Our communities deserve clean, sustainable, homegrown energy and we believe North Carolina can lead the South into a 21st-century energy economy that’s built to last.
MountainTrue is dedicated to helping North Carolina communities reduce their energy footprint and fossil fuel usage. We have been working with local community members, policy makers and Duke Energy to bring our area the best and most sustainable solutions to our ever growing energy needs. If you have any questions about our energy efforts …
MountainTrue has been involved in environmental activism and conservation around energy for decades to ensure that our region is moving towards sustainable energy solutions. Together, with local support of other organizations and community member involvement, we have secured the retirement of Duke Energy’s Asheville coal plant, kept large transmission lines from cutting through our communities, helped residents find energy savings and worked with local and state government towards a future with cleaner energy.
Get Involved With the Energy Innovation Task Force
After pressuring Duke Energy to reduce the size of their Modernization Plan, MountainTrue was instrumental in bringing Duke, the City of Asheville, and community members and organizations together under a groundbreaking partnership named the Energy Innovation Task Force. To learn more about the task force, click below or email Julie Mayfield at firstname.lastname@example.org or email Brownie Newman at email@example.com.
Become a Member of the Recycling and Waste Team in Henderson County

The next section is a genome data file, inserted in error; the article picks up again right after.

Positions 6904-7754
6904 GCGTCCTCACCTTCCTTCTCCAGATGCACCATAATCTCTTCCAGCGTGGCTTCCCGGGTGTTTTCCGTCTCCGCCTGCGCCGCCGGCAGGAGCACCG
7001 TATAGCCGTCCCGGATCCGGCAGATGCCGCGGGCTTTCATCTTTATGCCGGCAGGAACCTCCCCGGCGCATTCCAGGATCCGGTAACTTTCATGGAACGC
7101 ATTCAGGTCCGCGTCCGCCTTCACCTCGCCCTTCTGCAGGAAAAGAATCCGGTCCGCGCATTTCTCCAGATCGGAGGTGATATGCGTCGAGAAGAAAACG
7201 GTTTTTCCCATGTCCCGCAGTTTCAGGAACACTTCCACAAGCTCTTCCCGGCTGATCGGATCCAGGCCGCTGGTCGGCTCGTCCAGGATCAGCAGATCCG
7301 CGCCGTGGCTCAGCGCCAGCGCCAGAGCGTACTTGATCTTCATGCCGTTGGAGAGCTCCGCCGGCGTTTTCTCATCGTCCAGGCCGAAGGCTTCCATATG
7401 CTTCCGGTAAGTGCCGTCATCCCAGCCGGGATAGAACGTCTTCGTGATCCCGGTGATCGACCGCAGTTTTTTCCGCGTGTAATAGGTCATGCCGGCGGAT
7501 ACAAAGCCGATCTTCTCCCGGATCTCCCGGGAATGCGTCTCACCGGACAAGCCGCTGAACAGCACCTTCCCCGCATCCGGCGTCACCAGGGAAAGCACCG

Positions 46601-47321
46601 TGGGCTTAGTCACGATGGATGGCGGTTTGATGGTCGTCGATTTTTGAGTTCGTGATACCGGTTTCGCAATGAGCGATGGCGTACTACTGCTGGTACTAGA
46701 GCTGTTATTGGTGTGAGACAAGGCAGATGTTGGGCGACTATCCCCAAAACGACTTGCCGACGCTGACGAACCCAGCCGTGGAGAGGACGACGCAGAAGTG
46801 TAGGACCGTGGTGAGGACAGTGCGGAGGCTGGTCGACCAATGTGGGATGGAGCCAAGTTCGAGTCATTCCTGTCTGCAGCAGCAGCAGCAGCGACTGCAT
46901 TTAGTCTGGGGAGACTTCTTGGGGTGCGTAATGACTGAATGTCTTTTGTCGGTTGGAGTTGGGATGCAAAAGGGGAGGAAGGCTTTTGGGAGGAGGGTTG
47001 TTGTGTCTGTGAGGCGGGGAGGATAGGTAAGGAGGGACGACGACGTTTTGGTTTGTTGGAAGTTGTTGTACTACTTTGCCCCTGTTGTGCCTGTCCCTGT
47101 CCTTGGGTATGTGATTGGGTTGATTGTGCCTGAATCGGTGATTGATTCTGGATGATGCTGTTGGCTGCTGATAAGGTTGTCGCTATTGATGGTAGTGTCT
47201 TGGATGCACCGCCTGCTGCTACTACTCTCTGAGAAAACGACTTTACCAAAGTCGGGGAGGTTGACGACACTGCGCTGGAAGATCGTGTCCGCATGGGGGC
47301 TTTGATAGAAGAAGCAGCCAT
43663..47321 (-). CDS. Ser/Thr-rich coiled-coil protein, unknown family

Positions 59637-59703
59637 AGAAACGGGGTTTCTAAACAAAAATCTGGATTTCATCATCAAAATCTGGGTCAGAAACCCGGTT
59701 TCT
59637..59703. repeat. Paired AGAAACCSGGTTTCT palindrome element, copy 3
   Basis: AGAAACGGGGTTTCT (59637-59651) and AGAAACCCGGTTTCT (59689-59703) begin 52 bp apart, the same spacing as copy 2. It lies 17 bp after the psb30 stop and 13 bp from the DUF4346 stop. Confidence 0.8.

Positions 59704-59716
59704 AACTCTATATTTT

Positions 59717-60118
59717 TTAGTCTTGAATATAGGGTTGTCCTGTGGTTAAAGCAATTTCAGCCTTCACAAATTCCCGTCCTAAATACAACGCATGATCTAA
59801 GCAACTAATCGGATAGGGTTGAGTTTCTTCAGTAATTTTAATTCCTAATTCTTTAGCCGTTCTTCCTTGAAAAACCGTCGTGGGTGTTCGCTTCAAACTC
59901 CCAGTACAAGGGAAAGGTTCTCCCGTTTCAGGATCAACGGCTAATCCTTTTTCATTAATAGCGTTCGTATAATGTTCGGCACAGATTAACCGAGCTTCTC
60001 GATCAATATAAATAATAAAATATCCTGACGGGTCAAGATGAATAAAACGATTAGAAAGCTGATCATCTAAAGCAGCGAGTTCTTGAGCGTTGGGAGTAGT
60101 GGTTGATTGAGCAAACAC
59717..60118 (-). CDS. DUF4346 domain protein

This task force promotes city, county and regional recycling programs, including curb-side pick-up, and advocates to improve Reduce, Reuse, and Recycling programs. The Recycling and Waste Team educates the public and policymakers about best practices by speaking at Commission meetings, writing letters to the editor, holding public forums, contacting school and businesses, and organizing eco-tours. For more information or to become a committee member, click the button below or email Gray Jernigan at firstname.lastname@example.org.
Climate Listening Project
Started here in WNC, the Climate Listening Project is a visual and social storytelling project focusing on conversations about climate disruption and resilience in North Carolina, around the country and the world. The stories talk about how climate impacts communities in a variety of ways through family, faith, business, food, rivers, birds, and more. To learn more and see additional videos …
Energy and Sustainability News
‘Let’s Turn Our Community Into A Demonstration Plot’: A Faith Spotlight on Piney Mountain United Methodist Church
MountainTrue is inspired by the example of Piney Mountain United Methodist Church, a congregation east of Candler, NC that has distributed over 1,300 LED light bulbs in their community as an act of love for their neighbors and care for the earth. Piney Mountain Pastor Kevin Bates serves on the Steering Committee of the Creation Care Alliance, and his congregation’s work embodies the heart of CCA’s mission.read more
Read Board Chair Katie Breckheimer’s Article on the Southeast Regional Recycling Council Forum for Hendersonville Times-News Here!
MountainTrue Board Chair and Recycling Team member Katie Breckheimer recently wrote an article for the Hendersonville Times-News on the Southeast Regional Council’s fall recycling forum. Check out Katie’s full piece and learn more about MountainTrue’s Recycling Team efforts here.read more
Duke Energy customers and environmental, consumer and welfare advocates are calling on the North Carolina Utilities Commission to reject a proposal by Duke Energy to make consumers pay for the company’s coal ash cleanup through higher bills and fees. Duke customers can make their opposition known at a public hearing of the Utilities Commission on Wednesday, September 27 at 7 p.m. at the Buncombe County Courthouse.read more
Joan Walker, MountainTrue Campaigns Director, provides and update on the work of the Asheville-Buncombe County Energy Innovation Taskforce and the progress made toward avoiding the construction of the proposed additional 190 Megawatt gas-fired “peaking” plant.read more